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Gun maker PTR: Horry County past rent, other debts ‘very manageable’

PTR Industries is working with Horry County on a revised lease in the county’s business park. The plant is in the Cool Springs community near Aynor.
PTR Industries is working with Horry County on a revised lease in the county’s business park. The plant is in the Cool Springs community near Aynor. MyrtleBeachOnline.com file photo

PTR Industries and Horry County are still hashing out a revised lease payment plan after the gun manufacturer fell in arrears by more than $73,000.

PTR has already offered a $10,158 payment for the accrued debt and offered a proposal with three components: Add 50 percent, or $4,791.67 to its current rent payment from July to December; the company makes two additional lump sum payments to the county totaling $33,206.22 by the end of the year; and the county agrees that, upon payment of all the arrearage that it will waive the existing late charges and penalties.

The county has yet to officially respond to the proposal.

A PTR official said the market-inventory cycle combined with the company’s moving expenses when it was lured to South Carolina from Connecticut contributed to financial troubles.

Josh Fiorini, chief executive officer for PTR, said his company provided a payment plan proposal to the county, which has yet to respond to the proposal.

“The truth of the matter is, the county rent issue is one of the very, very last issues that we have left to solve as the legacy of last year’s troubles,” Fiorini said. “As a result, it’s very manageable for us at this point.”

County officials sent a default notice to PTR on June 10 stating that the company had 30 days to pay its rent or the county would retake the building the company leases in the Cool Springs Business Park. The letter states that county officials have tried to work out a payment plan with the company but haven’t received any payments since March 23.

“It’s no secret, we had a lot of trouble last year,” Fiorini said. “The market-inventory cycle combined with our moving expenses made things very, very difficult for us.”

PTR, which manufactures military-style rifles, abandoned the Nutmeg State when lawmakers there enacted new gun policies. Connecticut leaders passed that legislation in response to the Sandy Hook school massacre in December 2012. The company’s move generated national attention and Gov. Nikki Haley was on hand to welcome PTR to Aynor. It prompted Horry County to offer incentive money for the company if it met employment goals. The goals have not been met and the incentive money has not been issued.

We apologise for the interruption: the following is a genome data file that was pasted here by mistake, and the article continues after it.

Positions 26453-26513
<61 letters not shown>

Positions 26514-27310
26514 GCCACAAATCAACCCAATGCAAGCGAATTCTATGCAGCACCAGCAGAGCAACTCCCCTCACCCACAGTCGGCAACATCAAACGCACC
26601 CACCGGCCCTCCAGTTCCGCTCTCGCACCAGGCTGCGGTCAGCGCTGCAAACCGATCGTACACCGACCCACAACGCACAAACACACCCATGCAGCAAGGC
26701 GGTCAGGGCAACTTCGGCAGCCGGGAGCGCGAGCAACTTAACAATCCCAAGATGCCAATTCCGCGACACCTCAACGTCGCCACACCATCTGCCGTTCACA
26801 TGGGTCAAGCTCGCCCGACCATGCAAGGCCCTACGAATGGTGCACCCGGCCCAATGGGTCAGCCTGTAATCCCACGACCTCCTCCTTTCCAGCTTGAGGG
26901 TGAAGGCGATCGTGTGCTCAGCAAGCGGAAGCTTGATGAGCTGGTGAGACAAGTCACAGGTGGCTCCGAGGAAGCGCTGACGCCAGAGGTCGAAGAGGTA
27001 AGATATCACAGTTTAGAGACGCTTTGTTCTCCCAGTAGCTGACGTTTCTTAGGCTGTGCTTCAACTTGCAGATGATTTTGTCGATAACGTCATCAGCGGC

Along with its county bills, PTR has struggled to pay some of its vendors, according to court records. Judgments and lawsuits state that the company owes more than $80,000 to four businesses.

However, Fiorini said PTR has been profitable since the fall, and has been paying down accounts since then. He said it has been a linear process in the right direction since the fall. He said he believes communication with the county has been “very consistent” and the message is clear: Jobs first, but don’t forget about the rent.

Mark Lazarus, chairman of Horry County Council, said council has yet to talk about Fiorini’s counter proposal and said he knows the county is open to adjusting the terms.

“We’ll look at it in the future,” Lazarus said. “It was supposed to go to a lease/purchase deal, but it’ll probably just go to a straight lease deal, so the number will be a lot lower for them.”

Fiorini said the company is through the hard part.

“We feel the future of the company is still bright,” Fiorini said. “Last summer, I was nervous. I’m not going to lie. I was doing my best to keep going and to keep things above water. At this point in time, I’m not. It’s really just a matter of a short amount of time before all of these challenges are behind us. The liabilities that we still have are down to a very manageable level.”

He said the challenge last year was PTR’s distribution pipeline was filled with inventory, so getting its products to the consumer was a challenge. Fiorini said the inventory has since cleared and its brand new sales are back to “healthy levels.”

“I feel more confident about the position of the business today, honestly, maybe than I ever have,” Fiorini said. “In 2013, before we moved and when we were looking to move, things were looking very good at the time. But we were aware that the inventory cycle would hit at some point. None of us thought it would be as bad as it was, but we knew it was coming at some point.”

Lazarus said keeping PTR is a combination of them providing jobs, and the county providing a fair lease.

“He’s got to make up his rent,” Lazarus said. “We’re not forgiving his arrearages. There’ll be some kind of document in place where if they don’t meet that agreed upon arrangement, then it’s a quicker process for them to move out and be able to move somebody in.”

Fiorini said finding a new tenant won’t be necessary.

“We feel like we’re almost at the finish line,” Fiorini said.

Contact JASON M. RODRIGUEZ at 626-0301 or on Twitter @TSN_JRodriguez.

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